Fantastic Fest XVII Review: HUNDREDS OF BEAVERS, A Love Story Wrapped In A Jubilee Of Zany, Cinematic Indie Wonder
October 3, 2022: Film duo Ryland Brickson Cole Tews and Mike Cheslik have already made strides in recent years with the harrowing 2018 adventure comedy Lake Michigan Monster, and judging by the looks of their latest endeavor, they’re clearly sticking to what works. For this, we turn to their dialogue-free Hundreds Of Beavers, marking Cheslik’s feature debut with Tews in a starring capacity for a rousing contemporary approach to a classic style of cinema, blending a little bit of everything you could enjoy while rooting for the underdog.
Our pointman, in this case, is a happy-go-lucky 19th century drunkard and applejack owner named Jean Kayak (Tews), who finds himself out on his ass one day when he realizes his business has been destroyed. He’s forced to survive in the bitter and harsh elements of the wintery wilderness while struggling to keep warm against tempermental wind and trying to find ways to hunt for food. His luck changes one day after managing to accrue just enough catch to exchange for a knife, thanks to a nearby merchant and his daughter, who serves as a furrier.
As the days and months progress, Kayak’s luck slowly begins to change, ultimately increasing his number of cadavers ranging from fish, raccoons, and bunnies to wolves and even those pesky, albeit well-organized and cunning beavers who’ve somehow established themselves with their own village fortress using the forest’s wood. In addition, he’s also managed to find a love interest in the furrier, and obviously, the furrier’s protective merchant father is far from approving, instead challenging Kayak to collect hundreds of beavers to win his daughter’s hand in marriage along with his blessing.
A hybrid production comprised of location and studio shots provides the basic framework of the film in all its black and white glory, with Tews front and center for our human co-stars played by Olivia Graves, Doug Mancheski, Wes Tank, and Luis Rico. The rest of the actors come costumed as the forest’s wily animals, each with a personality of their own, including and especially the beavers. The beavers are well-established and even have their own criminal justice system, as arcane as its punitive measures are. Cheslik also does some interesting stuff with the film’s animated flies who interact with Kayak as he tries to navigate his way around a trap path, or even while fishing.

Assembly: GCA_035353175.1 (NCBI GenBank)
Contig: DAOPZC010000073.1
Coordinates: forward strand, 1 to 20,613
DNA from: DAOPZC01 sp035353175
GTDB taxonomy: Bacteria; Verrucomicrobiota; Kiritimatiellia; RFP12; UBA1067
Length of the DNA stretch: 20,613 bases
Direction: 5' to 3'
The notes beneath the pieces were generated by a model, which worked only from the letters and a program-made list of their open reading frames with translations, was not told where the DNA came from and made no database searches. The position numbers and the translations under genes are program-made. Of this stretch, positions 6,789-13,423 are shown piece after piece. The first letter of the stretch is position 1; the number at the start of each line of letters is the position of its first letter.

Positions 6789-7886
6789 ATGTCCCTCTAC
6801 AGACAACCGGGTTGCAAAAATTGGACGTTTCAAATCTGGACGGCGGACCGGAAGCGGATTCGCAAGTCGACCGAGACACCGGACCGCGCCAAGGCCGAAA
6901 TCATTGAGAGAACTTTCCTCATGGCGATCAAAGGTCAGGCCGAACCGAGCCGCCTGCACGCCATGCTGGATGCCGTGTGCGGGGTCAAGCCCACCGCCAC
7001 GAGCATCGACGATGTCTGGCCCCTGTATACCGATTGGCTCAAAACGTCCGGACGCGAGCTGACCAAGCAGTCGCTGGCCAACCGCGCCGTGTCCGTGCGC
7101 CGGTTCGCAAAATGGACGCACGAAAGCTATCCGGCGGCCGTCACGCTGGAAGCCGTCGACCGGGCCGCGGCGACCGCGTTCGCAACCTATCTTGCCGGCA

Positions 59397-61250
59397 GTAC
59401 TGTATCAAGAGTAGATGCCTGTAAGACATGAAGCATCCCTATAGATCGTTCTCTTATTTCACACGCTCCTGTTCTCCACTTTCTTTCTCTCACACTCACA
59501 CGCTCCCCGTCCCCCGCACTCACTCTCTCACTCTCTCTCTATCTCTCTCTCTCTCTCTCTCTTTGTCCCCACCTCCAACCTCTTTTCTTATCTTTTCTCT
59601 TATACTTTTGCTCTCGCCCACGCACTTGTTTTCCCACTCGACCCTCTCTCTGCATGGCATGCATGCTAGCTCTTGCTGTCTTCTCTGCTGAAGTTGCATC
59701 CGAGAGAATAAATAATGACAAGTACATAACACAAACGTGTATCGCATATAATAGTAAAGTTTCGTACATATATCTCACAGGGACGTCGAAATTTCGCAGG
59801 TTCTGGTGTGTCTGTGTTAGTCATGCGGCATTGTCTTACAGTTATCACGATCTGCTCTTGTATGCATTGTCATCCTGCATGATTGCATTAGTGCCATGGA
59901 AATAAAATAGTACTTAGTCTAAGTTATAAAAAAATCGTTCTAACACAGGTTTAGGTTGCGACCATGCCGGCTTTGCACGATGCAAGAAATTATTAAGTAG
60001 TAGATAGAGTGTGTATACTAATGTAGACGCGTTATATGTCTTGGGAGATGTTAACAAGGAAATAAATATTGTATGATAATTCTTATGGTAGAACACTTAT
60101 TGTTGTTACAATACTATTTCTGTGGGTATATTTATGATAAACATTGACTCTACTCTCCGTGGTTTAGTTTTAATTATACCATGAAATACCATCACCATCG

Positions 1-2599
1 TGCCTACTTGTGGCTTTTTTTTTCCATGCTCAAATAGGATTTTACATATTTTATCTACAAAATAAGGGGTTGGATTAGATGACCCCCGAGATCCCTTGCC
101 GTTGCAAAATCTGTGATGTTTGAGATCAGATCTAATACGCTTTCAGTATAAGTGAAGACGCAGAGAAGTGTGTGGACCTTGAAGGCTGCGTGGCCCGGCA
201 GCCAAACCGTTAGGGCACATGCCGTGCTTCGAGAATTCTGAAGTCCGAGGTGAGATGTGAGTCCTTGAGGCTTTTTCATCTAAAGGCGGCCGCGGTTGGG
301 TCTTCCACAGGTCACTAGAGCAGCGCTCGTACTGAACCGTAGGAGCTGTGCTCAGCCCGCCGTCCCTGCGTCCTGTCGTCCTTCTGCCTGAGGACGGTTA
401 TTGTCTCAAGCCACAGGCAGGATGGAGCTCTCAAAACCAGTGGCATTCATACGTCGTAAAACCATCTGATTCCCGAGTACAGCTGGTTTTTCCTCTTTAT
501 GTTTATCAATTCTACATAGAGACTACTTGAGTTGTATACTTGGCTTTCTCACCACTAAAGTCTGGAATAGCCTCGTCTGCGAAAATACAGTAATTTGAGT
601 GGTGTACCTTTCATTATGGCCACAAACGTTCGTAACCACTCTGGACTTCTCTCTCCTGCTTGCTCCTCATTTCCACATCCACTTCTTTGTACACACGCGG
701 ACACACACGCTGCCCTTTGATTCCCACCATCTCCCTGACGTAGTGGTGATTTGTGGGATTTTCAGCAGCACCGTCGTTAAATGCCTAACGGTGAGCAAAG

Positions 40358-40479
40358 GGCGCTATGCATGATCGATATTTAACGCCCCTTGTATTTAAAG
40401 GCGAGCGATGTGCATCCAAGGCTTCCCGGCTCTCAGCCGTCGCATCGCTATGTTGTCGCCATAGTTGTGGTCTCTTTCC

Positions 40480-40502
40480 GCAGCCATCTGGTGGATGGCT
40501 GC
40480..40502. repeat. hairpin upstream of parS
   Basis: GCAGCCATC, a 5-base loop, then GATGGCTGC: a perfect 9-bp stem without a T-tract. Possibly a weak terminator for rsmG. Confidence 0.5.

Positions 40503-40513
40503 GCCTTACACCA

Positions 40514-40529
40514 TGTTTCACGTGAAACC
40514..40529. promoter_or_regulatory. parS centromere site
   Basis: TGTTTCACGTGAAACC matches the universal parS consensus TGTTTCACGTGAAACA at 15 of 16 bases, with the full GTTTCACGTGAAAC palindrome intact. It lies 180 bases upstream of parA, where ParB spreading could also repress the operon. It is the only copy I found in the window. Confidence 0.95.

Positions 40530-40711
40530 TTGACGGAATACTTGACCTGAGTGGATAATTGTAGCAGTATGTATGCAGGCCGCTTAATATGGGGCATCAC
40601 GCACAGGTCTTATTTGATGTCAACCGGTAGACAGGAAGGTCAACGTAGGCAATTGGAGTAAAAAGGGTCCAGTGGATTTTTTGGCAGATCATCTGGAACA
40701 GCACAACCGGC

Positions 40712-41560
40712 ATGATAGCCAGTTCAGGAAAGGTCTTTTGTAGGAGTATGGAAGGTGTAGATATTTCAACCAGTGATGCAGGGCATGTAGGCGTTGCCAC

It’s Tews, though, who wins the day as the film’s centerpiece hero, plying his trade with all the physical feats necessary to service the audience from shot to shot. Cited already in reviews now running online are influences like Charlie Chaplin and Looney Tunes, and they’re not wrong, especially with Tews’ performance echoing the likes of memorable characters such as Wile E. Coyote, Mr. Bean and Hawley Pratt’s Pink Panther (another example of this can also be seen in Eric Jacobus’s Rope-A-Dope short films). Additionally, from the performances to the gags and the pacing, you certainly sense the air of golden age animation as the founding basis for this kind of production, and as rare as this kind of cinema is to see in today’s market, none of it feels like an overstep.
Even the film’s action and stunt sequences speak similar volumes, one which finds Kayak and a fellow traveler battling wolves near their campfire, and another toward the end as our protagonist fights his way out of the intricate mechanisms, conveyor beltways and deep halls of the beaver citadel. It’s particularly important to note the fight scenes were choreographed by Jon Truei, who has exhibited nothing short of brilliance in his own directorial short projects like Secondary Education, and most recently in The 44th Chamber Of Shaolin.
There’s also some extra context that one could perceive in analyzing Hundreds Of Beavers. Quotes by St. Augustine, John Bunyan and Benjamin Franklin outline the conceptual basis of Kayak’s perilous journey of self-discovery. Factoring in the slang definition of the word ‘beaver’ and seeing beyond the sort of ‘Man Versus Nature’ aspect, you might get how this film presents something of a thesis on companionship using the romantic connection between Kayak and the Furrier – one with a requisite understanding of human sexual desire, illustrated through vaudeville with a small touch of pantomine to boot.
It takes a level of enthusiasm and imagination that only artists like Truei, Tews and Cheslik can tap into, coupled with the kind of creative depth they provide through a bygone lens and an affirmative appreciation for the silent film era and practical filmmaking, and with a team that equally shares their affinity in kind. With Hundreds Of Beavers, Cheslik and Tews continue their stride, with the former firmly etching himself a place among today’s burgeoning up-and-comers in cinema and festival fanfare.
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Native New Yorker. Lover of all things pizza, chocolate, pets, and good friends. Karaoke hero. Left of center. Survivor. Fond supporter of cult, obscure and independent cinema - especially fond of Asian movies and global action cinema. Author of the bi-weekly Hit List. Founder and editor of Film Combat Syndicate. Still, very much, only human.